Casanova Luxuria Matt Fraction Gabriel Ba panelThis Icon collection reprints the original series from 2006, but it’s been spruced up with new colouring (creatively done by Cris Peter, and still referencing the green look of the comic’s first outing) and new lettering, along with a selection of fresh extras at the back of the book, including the new 10-page story ‘I Think I Almost Loved Him’, which fills in some of the gaps in the story around the character of the Night Nurse. Also, Icon is currently reprinting in issue format the also-recoloured and never-before-collected second Casanova run Gula, with an all-new Casanova story coming later in the year. Don’t hesitate – get onboard now with one of the most entertaining, challenging and genuinely offbeat comics out there.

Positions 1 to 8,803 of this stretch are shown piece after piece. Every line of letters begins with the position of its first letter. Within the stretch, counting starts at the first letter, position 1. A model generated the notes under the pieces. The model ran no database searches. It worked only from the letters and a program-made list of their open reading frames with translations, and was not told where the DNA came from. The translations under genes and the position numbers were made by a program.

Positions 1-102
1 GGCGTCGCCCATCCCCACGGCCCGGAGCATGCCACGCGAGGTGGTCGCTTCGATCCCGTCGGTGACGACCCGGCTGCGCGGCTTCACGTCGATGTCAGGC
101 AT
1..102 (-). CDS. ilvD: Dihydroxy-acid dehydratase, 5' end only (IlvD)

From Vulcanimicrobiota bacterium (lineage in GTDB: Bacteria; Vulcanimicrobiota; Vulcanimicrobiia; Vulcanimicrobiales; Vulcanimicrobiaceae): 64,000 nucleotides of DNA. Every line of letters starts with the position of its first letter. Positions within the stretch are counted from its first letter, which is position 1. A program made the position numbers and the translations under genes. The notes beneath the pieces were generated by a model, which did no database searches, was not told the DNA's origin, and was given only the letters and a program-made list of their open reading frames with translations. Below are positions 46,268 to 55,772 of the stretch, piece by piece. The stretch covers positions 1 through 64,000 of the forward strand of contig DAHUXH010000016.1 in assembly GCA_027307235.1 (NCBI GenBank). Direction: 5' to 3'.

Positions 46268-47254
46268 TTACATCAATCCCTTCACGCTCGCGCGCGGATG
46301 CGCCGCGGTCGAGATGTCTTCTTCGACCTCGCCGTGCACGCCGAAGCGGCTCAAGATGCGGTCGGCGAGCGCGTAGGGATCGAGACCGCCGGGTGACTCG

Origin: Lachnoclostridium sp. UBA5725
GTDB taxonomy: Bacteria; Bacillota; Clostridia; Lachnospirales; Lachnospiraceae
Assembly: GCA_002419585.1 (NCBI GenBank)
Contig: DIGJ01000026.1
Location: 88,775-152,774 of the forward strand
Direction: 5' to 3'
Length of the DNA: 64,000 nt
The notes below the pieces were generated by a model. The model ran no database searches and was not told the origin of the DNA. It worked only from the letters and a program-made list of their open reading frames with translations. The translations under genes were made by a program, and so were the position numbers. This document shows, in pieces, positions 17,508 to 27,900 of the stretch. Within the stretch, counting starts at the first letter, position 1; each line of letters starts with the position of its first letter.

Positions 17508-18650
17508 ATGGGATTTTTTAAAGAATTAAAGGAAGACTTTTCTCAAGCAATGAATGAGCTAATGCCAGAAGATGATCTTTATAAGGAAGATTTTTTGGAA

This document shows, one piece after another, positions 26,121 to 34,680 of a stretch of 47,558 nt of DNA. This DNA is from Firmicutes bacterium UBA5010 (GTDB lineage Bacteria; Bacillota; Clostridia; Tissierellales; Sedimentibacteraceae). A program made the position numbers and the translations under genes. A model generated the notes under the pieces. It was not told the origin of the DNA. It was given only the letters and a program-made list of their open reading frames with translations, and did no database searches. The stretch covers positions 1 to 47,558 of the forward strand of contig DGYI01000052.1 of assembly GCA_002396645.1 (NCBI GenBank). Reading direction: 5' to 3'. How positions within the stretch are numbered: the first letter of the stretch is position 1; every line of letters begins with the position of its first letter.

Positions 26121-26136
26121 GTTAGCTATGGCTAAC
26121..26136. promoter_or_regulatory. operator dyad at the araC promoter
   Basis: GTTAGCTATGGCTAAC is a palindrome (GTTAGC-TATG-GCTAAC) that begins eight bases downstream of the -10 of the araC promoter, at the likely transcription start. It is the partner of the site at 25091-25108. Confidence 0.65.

Casanova Luxuria Matt Fraction Gabriel Ba Zephr QuinnThe Art: Brazilian artist Gabriel Ba is better known for his work on offbeat fantasy comic The Umbrella Academy, but Casanova was the first work to get him serious mainstream attention, and it’s no surprise – this is stylish, distinctive and wonderfully sexy stuff. Dynamic and graphically interesting throughout, he’s brilliant at laying out pages and grabbing the reader’s attention. He also draws women like nobody else on Earth, managing a style that’s simultaneously over-the-top ludicrous, characterful, and utterly drenched in sultry sexiness (especially when it comes to Zephr Quinn in the ‘Pretty Little Policeman’ carnival sequence). There’s barely a crazed idea Fraction can come up with that Ba can’t pull off, and it all adds up to the kind of characterful and utterly unique comic art that’s easy to get lost in.